Irish poet Pat Waters sings a beautiful song about a woman who has lost her husband at sea, called 'Heaven's Fishing Beds'.
'The Gansey' is inspired by Pat's song.
The knitting of the Aran or Gansey sweater is a traditional craft, reflecting the lives of the makers and their families.
A Gansey sweater might take from three to six weeks to knit, ideal for the fishermen, using unscored wool, its natural oil resistance to water, yet retaining its natural insulation qualities. Patterns were kept within families through many generations.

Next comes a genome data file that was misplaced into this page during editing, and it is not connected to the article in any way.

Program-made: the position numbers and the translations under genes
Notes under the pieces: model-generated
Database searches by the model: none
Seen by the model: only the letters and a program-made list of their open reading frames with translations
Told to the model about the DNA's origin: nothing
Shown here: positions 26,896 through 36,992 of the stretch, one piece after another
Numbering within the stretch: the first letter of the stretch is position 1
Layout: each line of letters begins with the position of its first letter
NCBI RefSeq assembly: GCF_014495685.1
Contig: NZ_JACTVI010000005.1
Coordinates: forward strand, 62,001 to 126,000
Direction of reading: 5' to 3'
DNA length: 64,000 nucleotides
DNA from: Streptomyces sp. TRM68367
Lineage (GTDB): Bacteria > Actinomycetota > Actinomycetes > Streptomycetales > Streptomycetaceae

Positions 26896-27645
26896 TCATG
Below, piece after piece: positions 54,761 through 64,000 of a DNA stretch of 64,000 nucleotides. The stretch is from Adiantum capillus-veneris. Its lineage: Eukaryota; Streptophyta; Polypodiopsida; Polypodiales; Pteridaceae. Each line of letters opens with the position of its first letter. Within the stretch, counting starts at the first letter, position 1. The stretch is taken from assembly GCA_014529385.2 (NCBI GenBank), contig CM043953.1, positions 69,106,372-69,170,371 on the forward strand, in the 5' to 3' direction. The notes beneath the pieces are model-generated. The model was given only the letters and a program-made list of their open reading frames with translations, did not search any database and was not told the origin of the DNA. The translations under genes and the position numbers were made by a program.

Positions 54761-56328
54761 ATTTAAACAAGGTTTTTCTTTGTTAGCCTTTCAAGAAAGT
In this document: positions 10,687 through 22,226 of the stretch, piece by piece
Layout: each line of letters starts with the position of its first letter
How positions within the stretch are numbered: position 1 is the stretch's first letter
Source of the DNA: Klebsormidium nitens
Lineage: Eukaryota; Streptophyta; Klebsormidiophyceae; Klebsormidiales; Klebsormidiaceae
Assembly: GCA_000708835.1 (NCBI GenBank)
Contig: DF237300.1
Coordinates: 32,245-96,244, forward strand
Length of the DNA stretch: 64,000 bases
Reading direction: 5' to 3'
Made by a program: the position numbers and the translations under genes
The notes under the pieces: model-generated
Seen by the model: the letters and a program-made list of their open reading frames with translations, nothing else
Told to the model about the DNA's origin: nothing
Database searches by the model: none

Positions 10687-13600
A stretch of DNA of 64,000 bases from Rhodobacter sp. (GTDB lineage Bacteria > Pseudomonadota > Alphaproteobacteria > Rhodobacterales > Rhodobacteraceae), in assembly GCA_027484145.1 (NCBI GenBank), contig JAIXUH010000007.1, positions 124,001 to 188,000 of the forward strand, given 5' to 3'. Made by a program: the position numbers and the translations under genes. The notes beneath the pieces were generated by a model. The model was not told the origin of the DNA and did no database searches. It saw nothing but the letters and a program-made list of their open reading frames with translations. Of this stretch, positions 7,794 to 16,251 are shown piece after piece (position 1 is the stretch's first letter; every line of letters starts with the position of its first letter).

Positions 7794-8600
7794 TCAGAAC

Many of the stitches reflect Celtic art and are symbolic
- the Honeycomb Stitch represents the bee, a hard worker, the Diamond Stitch - small fields, while the Moss Stitch represents the seaweed used to fertilise barren fields and produce good harvests.
The Diamond Stitch is for success and wealth, The Cable Stitches are the fisherman’s ropes and a wish for a fruitful day at sea.
The Zigzag Stitch depicts the twisting cliff paths on the islands.
Sadly, these Aran sweaters were often used to identify the bodies of drowned fishermen washed up on the shore following an accident at sea.